Revealed: financial services, IT and manufacturing the best jobs to die in
Jobs in financial services, IT or skilled manufacturing - preferably with a union - are the best career sectors to die in, according to new research.
Research showed the financial service sector was the most generous
A new report by Punter Southall Health & Protection Consulting (PSHPC) showed retail, sales and charities offered less in payouts upon death than other sectors, with charities providing an average payout of 3.3 times a worker's salary in the event of death in comparison to 4.63 times the salary of a financial services industry worker.
PSHPC director John Dean commented: "Some five per cent of our clients provide life assurance benefits of eight times salary and the majority of these operate in the financial services sector."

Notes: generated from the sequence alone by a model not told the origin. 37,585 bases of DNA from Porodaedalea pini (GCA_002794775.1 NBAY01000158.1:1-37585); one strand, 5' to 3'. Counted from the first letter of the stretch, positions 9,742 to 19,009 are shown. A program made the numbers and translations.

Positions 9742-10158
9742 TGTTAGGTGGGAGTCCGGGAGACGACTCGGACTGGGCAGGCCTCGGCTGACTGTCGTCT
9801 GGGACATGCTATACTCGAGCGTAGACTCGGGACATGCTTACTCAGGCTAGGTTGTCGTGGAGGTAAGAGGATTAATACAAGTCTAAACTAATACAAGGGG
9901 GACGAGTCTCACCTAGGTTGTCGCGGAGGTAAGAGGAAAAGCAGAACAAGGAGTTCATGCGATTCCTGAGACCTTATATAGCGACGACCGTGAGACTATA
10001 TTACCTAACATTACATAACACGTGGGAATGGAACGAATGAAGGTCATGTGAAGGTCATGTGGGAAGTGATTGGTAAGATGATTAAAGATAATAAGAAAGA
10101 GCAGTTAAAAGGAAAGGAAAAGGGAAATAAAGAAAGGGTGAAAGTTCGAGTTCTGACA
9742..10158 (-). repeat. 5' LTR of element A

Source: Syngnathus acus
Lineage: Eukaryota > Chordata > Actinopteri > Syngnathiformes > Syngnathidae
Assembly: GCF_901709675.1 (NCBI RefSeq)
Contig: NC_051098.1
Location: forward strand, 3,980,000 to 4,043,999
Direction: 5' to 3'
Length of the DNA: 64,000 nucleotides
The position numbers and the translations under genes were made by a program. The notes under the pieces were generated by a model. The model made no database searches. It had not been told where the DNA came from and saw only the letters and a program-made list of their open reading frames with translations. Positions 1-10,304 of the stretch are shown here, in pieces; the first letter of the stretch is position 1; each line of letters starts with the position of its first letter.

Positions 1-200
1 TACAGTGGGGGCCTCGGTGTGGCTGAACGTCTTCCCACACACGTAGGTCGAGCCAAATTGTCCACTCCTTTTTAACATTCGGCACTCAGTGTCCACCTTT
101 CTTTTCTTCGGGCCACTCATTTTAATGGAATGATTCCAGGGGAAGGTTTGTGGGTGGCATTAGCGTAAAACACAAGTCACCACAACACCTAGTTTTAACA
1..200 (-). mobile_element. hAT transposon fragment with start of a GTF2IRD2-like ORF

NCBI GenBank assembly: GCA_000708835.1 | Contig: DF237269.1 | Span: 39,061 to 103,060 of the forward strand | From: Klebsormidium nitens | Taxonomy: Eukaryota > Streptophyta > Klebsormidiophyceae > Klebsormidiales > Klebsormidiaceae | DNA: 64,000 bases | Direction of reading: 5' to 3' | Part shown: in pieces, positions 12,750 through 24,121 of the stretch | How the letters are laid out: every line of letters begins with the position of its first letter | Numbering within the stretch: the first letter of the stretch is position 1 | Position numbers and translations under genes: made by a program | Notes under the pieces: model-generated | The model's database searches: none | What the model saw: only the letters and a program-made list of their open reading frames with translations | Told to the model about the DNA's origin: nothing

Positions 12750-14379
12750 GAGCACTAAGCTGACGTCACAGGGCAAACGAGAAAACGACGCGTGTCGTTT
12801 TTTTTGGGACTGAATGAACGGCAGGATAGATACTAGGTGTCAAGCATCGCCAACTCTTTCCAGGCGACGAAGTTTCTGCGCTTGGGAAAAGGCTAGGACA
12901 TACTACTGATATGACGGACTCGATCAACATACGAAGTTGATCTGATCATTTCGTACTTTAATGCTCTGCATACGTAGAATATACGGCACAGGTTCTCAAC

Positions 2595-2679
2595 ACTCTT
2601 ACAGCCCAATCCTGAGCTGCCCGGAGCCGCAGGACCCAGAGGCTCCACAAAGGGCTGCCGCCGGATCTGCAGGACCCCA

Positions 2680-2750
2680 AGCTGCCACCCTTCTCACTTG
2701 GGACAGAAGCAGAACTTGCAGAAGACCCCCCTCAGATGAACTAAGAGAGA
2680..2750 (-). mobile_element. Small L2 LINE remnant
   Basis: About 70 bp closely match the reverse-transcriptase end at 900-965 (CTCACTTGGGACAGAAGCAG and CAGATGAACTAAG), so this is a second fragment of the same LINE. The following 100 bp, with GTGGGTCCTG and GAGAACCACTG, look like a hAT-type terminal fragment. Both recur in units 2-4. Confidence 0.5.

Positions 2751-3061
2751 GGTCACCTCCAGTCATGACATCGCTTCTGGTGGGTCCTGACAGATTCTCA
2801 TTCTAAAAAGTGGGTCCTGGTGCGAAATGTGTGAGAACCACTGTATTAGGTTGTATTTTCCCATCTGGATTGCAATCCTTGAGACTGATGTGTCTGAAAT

The figures showed a diverse range of life assurance payment policies between industries, while unionised employment was more likely to provide a larger payout than sectors without a history of representation. One financial firm analysed in the report offered a benefit of 14 times the employee's salary should he or she die, however, an average manager in the financial services sector was likely to receive half that number. At the lower end of the scale, a £14,000 per annum retail employee's could expect just £42,000 to be left to dependents.
The research noted that UK employers in general offered higher payouts upon death than other countries. Pensions legislation passed in 2006 which enabled tax-free payout of four times a worker's salary saw the average payout increase to that number as a result.
With overall payout claims for SMEs relatively low, Dean warned there was a risk that policies may not be managed properly.
"Businesses are just hoping it will all be OK. That's fine in large companies with robust processes, but so often the risk to business is very high. Companies need to ensure their data and processes are up to date to avoid any delat in paying beneficiaries when they are at their most vulnerable."